“What is history, but a fable agreed upon?” — Napoleon Bonaparte
I wasn’t surprised by President Donald Trump’s election-season call last week for schools to “teach our children the magnificent truth about our country” while, at the same time, denouncing the “ideological poison” of “left-wing indoctrination.” It seemed on brand. So, too, did his announcement of something called the 1776 Commission, which would promote “patriotic education” in schools by offering a “pro-American curriculum that celebrates the truth about our nation’s great history.”
That’s a subjective order for what is really a highly subjective realm in the first place. History may not necessarily be a “fable agreed upon” — or “written by the victors,” as another statement (credited to many people) declares — but, to varying degrees and shades, it does often reside in the eye of the beholder and the perspective of the historian.
What apparently set the president off in this instance is the 1619 Project, a highly controversial New York Times Magazine package issued last year that examines the story of America through the lens of slavery and its consequences on U.S. life. California is reportedly integrating the project into its school curriculum. Trump also took issue with the widely-used 1980 textbook “A People’s History of the United States,” written by socialist author Howard Zinn, which uses a “bottom-up approach to history, as an alternative to telling the story of the U.S. via the top-down achievements of elite white men,” according to Time magazine’s website.
The president said he wants to “reclaim our history” with a curriculum that, in effect, sands the blemishes from the narrative and instead gleams with the nation’s glories in order to teach kids “to love America with all of their heart and all of their soul.” References to systemic racism would presumably not be a big part of these studies.
The propagandist tone aside, the president’s vision probably wouldn’t leave much room for critical assessments of our nation’s past, nor would it likely allow for the vast diversity of opinions and conflicting perspectives, which are also part of the American story, to receive a lot of attention.
After reading Trump’s comments, I wondered how schools might deal, for instance, with Wounded Knee.
In December 1890, U.S. Cavalry troops rounded up Lakota people on the Pine Ridge Reservation in South Dakota; they were mostly (but not completely) unarmed. According to some accounts, a gun reportedly discharged by accident, which unleashed a chaos of gunfire in which more than 250 Lakota men, women and children were killed, as were 25 soldiers.
When I was a student in a South Dakota school, we were taught that this incident was a “battle.” This was the accepted, longstanding view, even to the point where 20 soldiers involved in the action received Medals of Honor. The actual site, which contains a mass grave of the Lakota dead, was called the “Wounded Knee Battlefield” and was designated as a National Historic Landmark by the U.S. Department of the Interior.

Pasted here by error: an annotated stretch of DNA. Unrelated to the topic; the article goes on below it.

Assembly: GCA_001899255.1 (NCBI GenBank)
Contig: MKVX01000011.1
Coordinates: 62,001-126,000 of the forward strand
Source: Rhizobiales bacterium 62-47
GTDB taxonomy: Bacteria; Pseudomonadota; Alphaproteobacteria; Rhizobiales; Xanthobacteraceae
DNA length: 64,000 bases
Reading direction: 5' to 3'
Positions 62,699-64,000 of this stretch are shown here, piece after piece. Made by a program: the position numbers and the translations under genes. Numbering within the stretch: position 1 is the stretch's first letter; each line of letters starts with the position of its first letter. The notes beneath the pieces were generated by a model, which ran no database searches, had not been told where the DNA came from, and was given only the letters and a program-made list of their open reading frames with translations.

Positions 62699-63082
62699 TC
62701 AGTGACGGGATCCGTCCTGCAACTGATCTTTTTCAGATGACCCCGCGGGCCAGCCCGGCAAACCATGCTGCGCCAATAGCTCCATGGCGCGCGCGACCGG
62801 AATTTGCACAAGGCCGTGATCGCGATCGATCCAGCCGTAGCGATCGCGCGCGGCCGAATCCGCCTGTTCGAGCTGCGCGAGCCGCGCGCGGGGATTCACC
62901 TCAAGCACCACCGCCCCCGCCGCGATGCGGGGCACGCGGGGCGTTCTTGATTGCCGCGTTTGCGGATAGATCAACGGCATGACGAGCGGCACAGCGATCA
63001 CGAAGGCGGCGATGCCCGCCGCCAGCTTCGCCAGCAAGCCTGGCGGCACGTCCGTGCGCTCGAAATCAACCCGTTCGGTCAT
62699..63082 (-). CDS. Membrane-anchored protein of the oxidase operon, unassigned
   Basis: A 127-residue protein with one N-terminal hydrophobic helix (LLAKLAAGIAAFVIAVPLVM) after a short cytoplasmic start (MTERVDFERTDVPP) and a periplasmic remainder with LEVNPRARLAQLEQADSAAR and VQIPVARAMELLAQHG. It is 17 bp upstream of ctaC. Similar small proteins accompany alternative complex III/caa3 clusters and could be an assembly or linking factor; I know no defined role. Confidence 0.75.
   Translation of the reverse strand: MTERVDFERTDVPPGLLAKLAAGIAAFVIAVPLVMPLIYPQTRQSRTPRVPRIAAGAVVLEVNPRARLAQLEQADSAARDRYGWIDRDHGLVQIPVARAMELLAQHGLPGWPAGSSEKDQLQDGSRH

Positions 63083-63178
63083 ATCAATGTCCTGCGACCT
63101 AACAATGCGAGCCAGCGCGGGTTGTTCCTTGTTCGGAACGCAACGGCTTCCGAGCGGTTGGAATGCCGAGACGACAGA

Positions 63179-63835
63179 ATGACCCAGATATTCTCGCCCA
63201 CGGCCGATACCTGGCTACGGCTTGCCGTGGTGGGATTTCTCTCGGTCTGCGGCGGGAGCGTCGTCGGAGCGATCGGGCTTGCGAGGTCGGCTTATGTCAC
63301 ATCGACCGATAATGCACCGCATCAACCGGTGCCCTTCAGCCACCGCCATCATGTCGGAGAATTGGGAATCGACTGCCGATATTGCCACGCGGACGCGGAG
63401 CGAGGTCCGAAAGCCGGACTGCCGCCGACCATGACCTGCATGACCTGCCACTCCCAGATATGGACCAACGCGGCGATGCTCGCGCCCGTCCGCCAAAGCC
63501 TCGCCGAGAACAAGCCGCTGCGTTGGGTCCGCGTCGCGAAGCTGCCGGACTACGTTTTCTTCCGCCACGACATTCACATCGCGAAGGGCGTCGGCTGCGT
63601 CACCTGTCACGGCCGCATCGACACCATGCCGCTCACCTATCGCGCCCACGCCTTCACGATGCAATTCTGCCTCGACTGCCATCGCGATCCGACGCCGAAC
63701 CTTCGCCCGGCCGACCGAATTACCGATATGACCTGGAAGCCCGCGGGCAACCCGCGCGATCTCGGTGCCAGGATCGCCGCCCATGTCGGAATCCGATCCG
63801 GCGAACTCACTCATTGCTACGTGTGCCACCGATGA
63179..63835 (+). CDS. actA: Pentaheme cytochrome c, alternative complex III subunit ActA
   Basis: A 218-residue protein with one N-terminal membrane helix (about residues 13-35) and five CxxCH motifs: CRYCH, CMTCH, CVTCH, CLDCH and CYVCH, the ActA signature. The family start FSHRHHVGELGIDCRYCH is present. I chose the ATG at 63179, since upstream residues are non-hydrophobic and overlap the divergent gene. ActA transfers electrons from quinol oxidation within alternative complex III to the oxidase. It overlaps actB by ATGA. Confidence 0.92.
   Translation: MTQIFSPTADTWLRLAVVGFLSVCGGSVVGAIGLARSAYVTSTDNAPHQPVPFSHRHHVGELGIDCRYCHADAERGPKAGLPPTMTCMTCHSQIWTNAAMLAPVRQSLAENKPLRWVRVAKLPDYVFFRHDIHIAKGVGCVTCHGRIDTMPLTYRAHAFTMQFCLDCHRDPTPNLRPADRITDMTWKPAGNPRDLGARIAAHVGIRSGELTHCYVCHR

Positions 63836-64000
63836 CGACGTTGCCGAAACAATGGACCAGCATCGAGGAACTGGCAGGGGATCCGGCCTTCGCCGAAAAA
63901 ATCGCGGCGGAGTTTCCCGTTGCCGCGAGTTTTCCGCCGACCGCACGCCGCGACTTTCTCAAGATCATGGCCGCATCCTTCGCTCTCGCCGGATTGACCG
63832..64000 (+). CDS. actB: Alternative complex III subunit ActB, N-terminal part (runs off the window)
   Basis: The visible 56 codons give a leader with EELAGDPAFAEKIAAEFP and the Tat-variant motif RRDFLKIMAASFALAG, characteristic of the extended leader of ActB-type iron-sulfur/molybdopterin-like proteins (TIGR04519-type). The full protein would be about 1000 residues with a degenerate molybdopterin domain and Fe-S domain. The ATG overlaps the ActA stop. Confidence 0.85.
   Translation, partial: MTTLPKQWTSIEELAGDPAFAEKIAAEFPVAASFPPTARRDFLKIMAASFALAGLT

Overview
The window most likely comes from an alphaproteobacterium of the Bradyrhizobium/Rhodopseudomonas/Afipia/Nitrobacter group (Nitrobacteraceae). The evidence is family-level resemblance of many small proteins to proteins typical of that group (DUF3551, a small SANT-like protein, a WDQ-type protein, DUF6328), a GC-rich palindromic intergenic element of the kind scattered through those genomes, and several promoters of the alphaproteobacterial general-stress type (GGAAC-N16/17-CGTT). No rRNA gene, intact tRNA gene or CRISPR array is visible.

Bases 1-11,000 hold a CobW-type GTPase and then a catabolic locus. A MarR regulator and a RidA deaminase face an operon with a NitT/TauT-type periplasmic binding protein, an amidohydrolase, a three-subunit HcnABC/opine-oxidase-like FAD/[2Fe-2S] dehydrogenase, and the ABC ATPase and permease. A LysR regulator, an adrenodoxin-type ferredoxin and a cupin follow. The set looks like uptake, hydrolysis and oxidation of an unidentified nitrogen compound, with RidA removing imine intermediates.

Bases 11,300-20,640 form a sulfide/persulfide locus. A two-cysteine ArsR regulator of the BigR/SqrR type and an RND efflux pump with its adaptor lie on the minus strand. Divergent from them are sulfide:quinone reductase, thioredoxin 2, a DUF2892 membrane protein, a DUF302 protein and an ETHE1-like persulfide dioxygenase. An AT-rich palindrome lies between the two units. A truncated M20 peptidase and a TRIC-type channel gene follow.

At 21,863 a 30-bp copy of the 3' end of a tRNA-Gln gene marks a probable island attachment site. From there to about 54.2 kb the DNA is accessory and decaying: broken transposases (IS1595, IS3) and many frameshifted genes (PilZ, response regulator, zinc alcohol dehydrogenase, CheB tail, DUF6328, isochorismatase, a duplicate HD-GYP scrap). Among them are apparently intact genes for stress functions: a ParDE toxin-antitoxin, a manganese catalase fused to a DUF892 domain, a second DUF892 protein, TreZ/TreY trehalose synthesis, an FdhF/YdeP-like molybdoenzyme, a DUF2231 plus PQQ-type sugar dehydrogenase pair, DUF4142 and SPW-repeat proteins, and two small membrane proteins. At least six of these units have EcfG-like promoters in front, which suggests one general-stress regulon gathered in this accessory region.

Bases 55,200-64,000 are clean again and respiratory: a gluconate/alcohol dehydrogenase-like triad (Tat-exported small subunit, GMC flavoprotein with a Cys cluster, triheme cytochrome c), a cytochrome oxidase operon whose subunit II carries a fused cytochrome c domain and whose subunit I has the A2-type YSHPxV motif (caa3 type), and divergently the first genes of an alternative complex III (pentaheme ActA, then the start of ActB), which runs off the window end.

But we eventually came to see this incident as a terrible massacre. In 1990, Congress acknowledged this evolution by overwhelmingly passing a resolution expressing “deep regret” over the event.
So, in the name of “patriotic education,” how does one teach Wounded Knee, which remains a key event in early South Dakota history, to students? Is it portrayed as a tragic wrong in our past, or will it revert back to being regarded as a battle? And how would that latter approach work for both white students and Native American students, who would understandably have different ancestral perspectives on the topic?
The same goes for this nation’s internment of Japanese-Americans in concentration camps during World War II. President Franklin Roosevelt’s 1942 executive order in the wake of Pearl Harbor stands as an unfortunate chapter in our history as our government incarcerated 120,000 civilians because of their race. Would this topic be off-limits as “unpatriotic”?
Of course, the Civil War presents all sorts of teaching conundrums. Do we stick with the gallant “lost cause” narrative that cleanses the Confederate aims to preserve slavery and leave the Union? Do we acknowledge that this nation long permitted/accommodated the ownership and dehumanization of a race of people? Or, see Article 1, Section 2, Clause 3 of the U.S. Constitution, drafted in 1787, which provided for the counting of a southern slave (i.e., “those bound to Service for a Term of Years”) as three-fifths of a person for census and taxation purposes — which apparently isn’t systemic racism, even though it was written right into the blueprint for our system of government. The 14th Amendment eventually righted this wrong — 81 years later.
If we dismiss such imperfect elements from our history, it brings to mind another old saying about those who forget history being condemned to relive it.
A marvelous attribute about America is its willingness sometimes to look at itself bluntly — the good as well as the bad, the glorious and the tragic — and learn from it. Ultimately, confronting our own mistakes makes us better, wiser and stronger.
Our historical imperfections are also at the core of the Constitution’s lofty vision of a “more perfect union” — born of a less perfect one — that we will always aspire to achieve. Part of that aspiration is learning from our own errors and missteps.
This brings me to one final remark, from a 19th century German immigrant named Carl Schurz, who once said of his adopted American homeland, “My country, right or wrong; if right, to be kept right; and if wrong, to be set right.” The latter is essential to the former. And that fact is the most patriotic and practical education we can impart to the future of our republic.
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